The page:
Sundance Fellows at the 2019 June Screenwriters Lab

3. Be Strategic and Specific in Your Applications

Once you’ve done the leg work and decided to move forward, Ling advises applicants to invest enough time in your personal essay and artistic statement, be authentic and realistic about your project and be considerate of the people who will be reading your application. Personal essays and artistic statements in particular can be especially challenging, but Ling compares a personal essay to a first date: it’s important to make a good first impression so they will want to learn more about you. Tell me who you are, I'm genuinely interested. I don't particularly care if you won a scholarship or went to Harvard, but I'm very interested in why this story? For example, if you're writing a story about the Native American experience of boarding schools trying to eliminate the culture, tell me why. Are you Native American? Was it your grandmother or your grandfather going through this?”


Although they can be difficult to write, personal essays and artistic statements can actually be beneficial to you as an artist when it comes to defining your focus on a specific project. Ling says, “Sometimes the very act of applying makes you know what you want. It might make you go, ‘Actually, I think I should just go to law school,’ or it makes you realize ‘I don't want to make this project, I want to make that one.’ I often find that when people are digging into a personal and artistic statement.”


When applying for a grant specifically, you will be asked about your ideal budget for your project, and you must be as realistic as possible, rather than pitching a number you think the program will want to hear. Ling says that most grants will offer between $10,000 and $50,000, so they will want to know how you feel that money will be best spent on bringing your film to the finish line. “Present an honest application, really sort of do your homework,” Ling says. “Tell us, ‘I want $10,000 for a composer and color, these are the prices I've been given, this is the money I've raised, this is the money I've yet to raise.’ Again, the grants themselves are pretty clear about what their parameters are.”


With all of this information being collected and submitted, it’s critical to remember that the people on the other end of the application process are working hard to make this possible for potential fellows. “Please be respectful,” Ling says. “If you think of the person on the other side who's looking at thousands of submissions, please bear in mind: run a spell check, use the correct format, if you're asked for 10 pages don't submit one, if you're asked for the full script don't submit 10 pages and then be surprised when you're asked for the full script. Small things like that happen surprisingly often.”


Lastly, consider the big picture when applying to multiple labs or grants, especially if you have applied to them multiple times. “Believe it or not, we have read it last year and the year before, so if you haven't rewritten it, this is perhaps something to rethink,” explains Ling. Rewrites are not always easy, but they are necessary if you expect to gain attention from those reading hundreds of submissions at a time.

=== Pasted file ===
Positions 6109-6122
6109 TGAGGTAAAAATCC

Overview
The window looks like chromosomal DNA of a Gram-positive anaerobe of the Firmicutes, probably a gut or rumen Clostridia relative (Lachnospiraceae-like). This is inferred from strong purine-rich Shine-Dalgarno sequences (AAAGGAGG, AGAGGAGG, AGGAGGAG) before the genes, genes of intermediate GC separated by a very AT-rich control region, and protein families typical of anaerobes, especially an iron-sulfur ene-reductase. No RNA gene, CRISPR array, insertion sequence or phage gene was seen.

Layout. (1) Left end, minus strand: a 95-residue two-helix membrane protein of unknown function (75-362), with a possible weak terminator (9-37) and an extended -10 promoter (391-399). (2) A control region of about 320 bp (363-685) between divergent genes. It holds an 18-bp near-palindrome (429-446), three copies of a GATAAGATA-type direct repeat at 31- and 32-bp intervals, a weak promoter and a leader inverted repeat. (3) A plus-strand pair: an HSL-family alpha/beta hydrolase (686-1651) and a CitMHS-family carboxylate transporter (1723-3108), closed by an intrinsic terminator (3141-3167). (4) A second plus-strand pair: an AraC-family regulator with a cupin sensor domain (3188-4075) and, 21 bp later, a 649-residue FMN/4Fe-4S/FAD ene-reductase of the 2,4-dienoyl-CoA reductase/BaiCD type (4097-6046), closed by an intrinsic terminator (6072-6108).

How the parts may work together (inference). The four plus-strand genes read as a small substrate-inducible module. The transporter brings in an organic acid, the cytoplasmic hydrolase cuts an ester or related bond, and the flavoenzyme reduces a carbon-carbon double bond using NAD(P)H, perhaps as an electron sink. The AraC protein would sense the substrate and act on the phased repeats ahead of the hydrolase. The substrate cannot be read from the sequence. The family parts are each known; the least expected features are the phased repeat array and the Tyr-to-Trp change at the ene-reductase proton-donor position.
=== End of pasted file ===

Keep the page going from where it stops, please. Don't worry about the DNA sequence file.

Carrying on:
This industry is adventure sports for creatives; it really isn't for the faint of heart.

Simone Ling

Don’t Get Discouraged

“We, for some reason, have chosen a profession where we're told ‘no’ all the time,” Ling says. “We’re absolutely insane, but I quite like to cite [filmmaker] Ava DuVernay, who famously said she was rejected six times from the Sundance Film Festival and from the labs four times. And she just kept going. She believed in her own voice and her own story, and she just kept going. My advice is, try not to be despondent. It's very easy, you will be told ‘no’ endlessly and if that really does a number on you, it just might not be the profession for you.”


Getting discouraged is very easy in this industry, and especially early on in your career, it’s very hard to know where to look to find support for you and for your work. “Make a community,” Ling advises. “Find out who you know. If you live in Maine, is there a Maine film society? If you are fortunate to live in a big city, UCLA extension, for example, has classes. I was at a workshop recently where a female executive was rephrasing the concept of ‘networking’ and she said she preferred the term ‘net weaving.’ I agree, that's what it's all about.”


Gaining some traction in your work and beginning to build a resume will go a long way toward sharpening your style and your point of view, and will help you stand out among other very qualified applicants. “I do get a bit frustrated when people who haven't made anything, say, ‘well, no one will give me the money,’” Ling says. “Well, why should they? You’ve never asked a stranger off the street to take you out to dinner, so why would you ask them to fund your film?” She stresses the importance of relying on any support you may already have to begin building more. “Will your aunts and uncles, granny and grandpa, if they're still alive, give you $10 each so you can make your first short?”


Still, you will face a lot of rejection in this industry, and with that in mind, building an audience and a community is especially important. “You have to develop a rhino hide, I think. No one likes to be told ‘no.’ I think that's useful to remember, that everybody hates it. It's not fun to be rejected, so I think that's helpful to remember that you're not alone,” Ling says. “Find your own support network. This industry is adventure sports for creatives; it really isn't for the faint of heart.”


Finally, as any creative knows, belief in yourself and in your work is the most important component of all. Trust that you are learning, doing the work and that you have unique stories worthy of being told. “You're all here, you're giving your time to this, you want to know more,” Ling says. “Just believe in your own voice. We're storytellers. I think the community needs stories. We love our stories, we live our stories and people always want them.”

Watch the full conversation: Advisor Studio: Simone Ling